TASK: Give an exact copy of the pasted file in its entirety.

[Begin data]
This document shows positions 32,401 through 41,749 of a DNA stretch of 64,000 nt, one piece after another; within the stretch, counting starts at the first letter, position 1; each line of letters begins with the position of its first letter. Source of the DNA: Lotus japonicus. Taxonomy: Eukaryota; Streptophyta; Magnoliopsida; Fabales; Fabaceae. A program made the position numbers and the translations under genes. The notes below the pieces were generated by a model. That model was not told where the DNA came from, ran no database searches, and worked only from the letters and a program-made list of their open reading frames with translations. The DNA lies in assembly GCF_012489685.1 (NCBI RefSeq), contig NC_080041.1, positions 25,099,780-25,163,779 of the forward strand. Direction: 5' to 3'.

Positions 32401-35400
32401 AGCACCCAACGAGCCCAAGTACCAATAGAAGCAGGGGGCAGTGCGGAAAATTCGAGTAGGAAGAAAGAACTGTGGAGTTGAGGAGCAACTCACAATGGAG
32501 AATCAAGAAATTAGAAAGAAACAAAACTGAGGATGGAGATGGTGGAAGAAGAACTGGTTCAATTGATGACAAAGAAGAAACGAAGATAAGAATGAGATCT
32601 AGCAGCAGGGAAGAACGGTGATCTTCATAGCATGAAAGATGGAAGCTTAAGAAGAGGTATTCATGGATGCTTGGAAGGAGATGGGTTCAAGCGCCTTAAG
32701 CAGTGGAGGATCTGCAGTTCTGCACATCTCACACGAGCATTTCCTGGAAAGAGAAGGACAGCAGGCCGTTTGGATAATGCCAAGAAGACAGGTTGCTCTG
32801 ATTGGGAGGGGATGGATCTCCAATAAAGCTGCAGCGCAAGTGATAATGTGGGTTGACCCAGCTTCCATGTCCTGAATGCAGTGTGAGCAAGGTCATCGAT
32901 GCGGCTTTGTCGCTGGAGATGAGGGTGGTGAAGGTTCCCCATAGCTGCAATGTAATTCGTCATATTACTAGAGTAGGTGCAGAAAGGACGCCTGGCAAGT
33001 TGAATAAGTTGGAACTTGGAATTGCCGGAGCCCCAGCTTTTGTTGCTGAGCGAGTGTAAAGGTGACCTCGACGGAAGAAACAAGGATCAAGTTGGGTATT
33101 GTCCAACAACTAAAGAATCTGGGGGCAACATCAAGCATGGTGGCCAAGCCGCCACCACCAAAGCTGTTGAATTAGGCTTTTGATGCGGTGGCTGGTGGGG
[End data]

This document shows positions 32,401 through 41,749 of a DNA stretch of 64,000 nt, one piece after another; within the stretch, counting starts at the first letter, position 1; each line of letters begins with the position of its first letter. Source of the DNA: Lotus japonicus. Taxonomy: Eukaryota; Streptophyta; Magnoliopsida; Fabales; Fabaceae. A program made the position numbers and the translations under genes. The notes below the pieces were generated by a model. That model was not told where the DNA came from, ran no database searches, and worked only from the letters and a program-made list of their open reading frames with translations. The DNA lies in assembly GCF_012489685.1 (NCBI RefSeq), contig NC_080041.1, positions 25,099,780-25,163,779 of the forward strand. Direction: 5' to 3'.

Positions 32401-35400
32401 AGCACCCAACGAGCCCAAGTACCAATAGAAGCAGGGGGCAGTGCGGAAAATTCGAGTAGGAAGAAAGAACTGTGGAGTTGAGGAGCAACTCACAATGGAG
32501 AATCAAGAAATTAGAAAGAAACAAAACTGAGGATGGAGATGGTGGAAGAAGAACTGGTTCAATTGATGACAAAGAAGAAACGAAGATAAGAATGAGATCT
32601 AGCAGCAGGGAAGAACGGTGATCTTCATAGCATGAAAGATGGAAGCTTAAGAAGAGGTATTCATGGATGCTTGGAAGGAGATGGGTTCAAGCGCCTTAAG
32701 CAGTGGAGGATCTGCAGTTCTGCACATCTCACACGAGCATTTCCTGGAAAGAGAAGGACAGCAGGCCGTTTGGATAATGCCAAGAAGACAGGTTGCTCTG
32801 ATTGGGAGGGGATGGATCTCCAATAAAGCTGCAGCGCAAGTGATAATGTGGGTTGACCCAGCTTCCATGTCCTGAATGCAGTGTGAGCAAGGTCATCGAT
32901 GCGGCTTTGTCGCTGGAGATGAGGGTGGTGAAGGTTCCCCATAGCTGCAATGTAATTCGTCATATTACTAGAGTAGGTGCAGAAAGGACGCCTGGCAAGT
33001 TGAATAAGTTGGAACTTGGAATTGCCGGAGCCCCAGCTTTTGTTGCTGAGCGAGTGTAAAGGTGACCTCGACGGAAGAAACAAGGATCAAGTTGGGTATT
33101 GTCCAACAACTAAAGAATCTGGGGGCAACATCAAGCATGGTGGCCAAGCCGCCACCACCAAAGCTGTTGAATTAGGCTTTTGATGCGGTGGCTGGTGGGG